Palestine closes Church of Nativity amid coronavirus fears
Palestinian officials on Thursday closed the storied Church of the Nativity in the biblical city of Bethlehem indefinitely over fears of the new coronavirus, weeks ahead of the busy Easter holiday season.
The announcement by the Palestinian tourism ministry threatened to devastate the vital tourism industry in the town where Jesus is believed to have been born. The spread of the virus across the Middle East has already disrupted worship at other major holy sites.
The Church of the Nativity was closed after suspicions that four Palestinians had caught the virus, prompting a flurry of measures that included banning all tourists from the Israeli-occupied West Bank for an unspecified amount of time and shutting down other places of worship in Bethlehem for two weeks.
The Palestinian health ministry later said a total of seven Palestinians from Bethlehem have tested positive for the virus, the first cases reported in the Palestinian territories.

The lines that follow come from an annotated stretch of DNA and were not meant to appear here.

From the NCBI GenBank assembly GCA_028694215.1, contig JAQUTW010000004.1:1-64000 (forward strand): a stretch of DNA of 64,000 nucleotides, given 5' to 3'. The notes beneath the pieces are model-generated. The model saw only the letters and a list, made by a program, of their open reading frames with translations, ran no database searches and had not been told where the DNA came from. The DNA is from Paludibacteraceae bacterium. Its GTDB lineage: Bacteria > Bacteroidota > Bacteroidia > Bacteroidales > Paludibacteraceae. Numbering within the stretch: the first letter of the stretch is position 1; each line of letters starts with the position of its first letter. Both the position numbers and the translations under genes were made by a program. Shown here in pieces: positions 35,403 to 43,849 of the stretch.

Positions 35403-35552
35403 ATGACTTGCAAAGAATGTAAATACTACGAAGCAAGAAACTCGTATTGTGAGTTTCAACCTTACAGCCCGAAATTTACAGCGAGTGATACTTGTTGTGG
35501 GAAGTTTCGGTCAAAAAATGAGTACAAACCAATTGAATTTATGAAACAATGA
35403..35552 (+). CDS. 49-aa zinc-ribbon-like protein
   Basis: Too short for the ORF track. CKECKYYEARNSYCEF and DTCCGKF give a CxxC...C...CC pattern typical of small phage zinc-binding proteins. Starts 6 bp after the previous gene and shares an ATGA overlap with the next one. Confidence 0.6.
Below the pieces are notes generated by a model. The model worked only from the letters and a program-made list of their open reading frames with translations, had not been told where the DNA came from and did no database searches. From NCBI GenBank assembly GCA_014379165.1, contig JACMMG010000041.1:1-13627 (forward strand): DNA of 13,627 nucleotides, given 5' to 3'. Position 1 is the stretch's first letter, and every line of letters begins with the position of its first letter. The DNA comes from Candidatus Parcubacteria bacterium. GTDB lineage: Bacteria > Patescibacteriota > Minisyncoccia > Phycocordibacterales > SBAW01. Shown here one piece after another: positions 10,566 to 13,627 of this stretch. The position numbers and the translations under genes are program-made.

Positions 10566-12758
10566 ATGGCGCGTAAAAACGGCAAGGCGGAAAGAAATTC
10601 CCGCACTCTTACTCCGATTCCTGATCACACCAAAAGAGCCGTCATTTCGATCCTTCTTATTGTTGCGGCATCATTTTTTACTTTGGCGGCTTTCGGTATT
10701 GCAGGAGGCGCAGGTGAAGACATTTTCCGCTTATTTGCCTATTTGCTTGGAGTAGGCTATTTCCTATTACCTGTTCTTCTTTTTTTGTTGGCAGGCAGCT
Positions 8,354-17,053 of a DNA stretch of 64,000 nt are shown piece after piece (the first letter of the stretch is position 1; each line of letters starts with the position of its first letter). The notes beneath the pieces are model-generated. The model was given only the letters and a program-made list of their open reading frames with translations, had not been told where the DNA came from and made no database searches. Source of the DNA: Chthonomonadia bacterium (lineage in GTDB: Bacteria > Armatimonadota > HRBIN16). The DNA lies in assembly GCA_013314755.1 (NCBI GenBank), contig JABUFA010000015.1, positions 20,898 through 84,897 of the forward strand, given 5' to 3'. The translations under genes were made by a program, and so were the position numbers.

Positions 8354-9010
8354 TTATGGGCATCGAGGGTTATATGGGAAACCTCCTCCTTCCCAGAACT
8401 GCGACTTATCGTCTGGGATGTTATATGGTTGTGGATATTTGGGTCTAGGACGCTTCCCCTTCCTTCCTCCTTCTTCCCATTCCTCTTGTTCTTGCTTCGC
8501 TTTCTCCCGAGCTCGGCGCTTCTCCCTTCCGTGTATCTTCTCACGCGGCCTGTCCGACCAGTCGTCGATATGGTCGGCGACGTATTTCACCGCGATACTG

It said the seven worked at a hotel where a group of Greek tourists stayed during a tour of Israel and the Palestinian territories in late February. The tourists tested positive for the virus after returning to Greece.
Built on the site where Christians believe Jesus was born in a manger, the Church of the Nativity is one of several tourist and holy sites to shut their doors over concerns about the virus, which has infected tens of thousands of people and killed more than 3,000 globally.
Palestine is amongst a number of Middle Eastern countries to take precautions in holy sites to prevent the spread of the coronavirus outbreak.
On Wednesday, Iran, the epicentre of the virus in the region, announced the cancellation of Friday prayers in all major cities in a bid to slow down the spread of coronavirus.
Friday is the main congregational day of prayer in Islam, and traditionally an important event for Iran's clerical rulers.
The Islamic Republic also said it would set up checkpoints to limit travel between major cities and urged citizens to reduce their use of paper money to help slow the outbreak, which has killed at least 107 people in the country.
Saudi Arabia announced on Wednesday it was expanding a ban on foreigners visiting Mecca and Medina to include citizens and residents.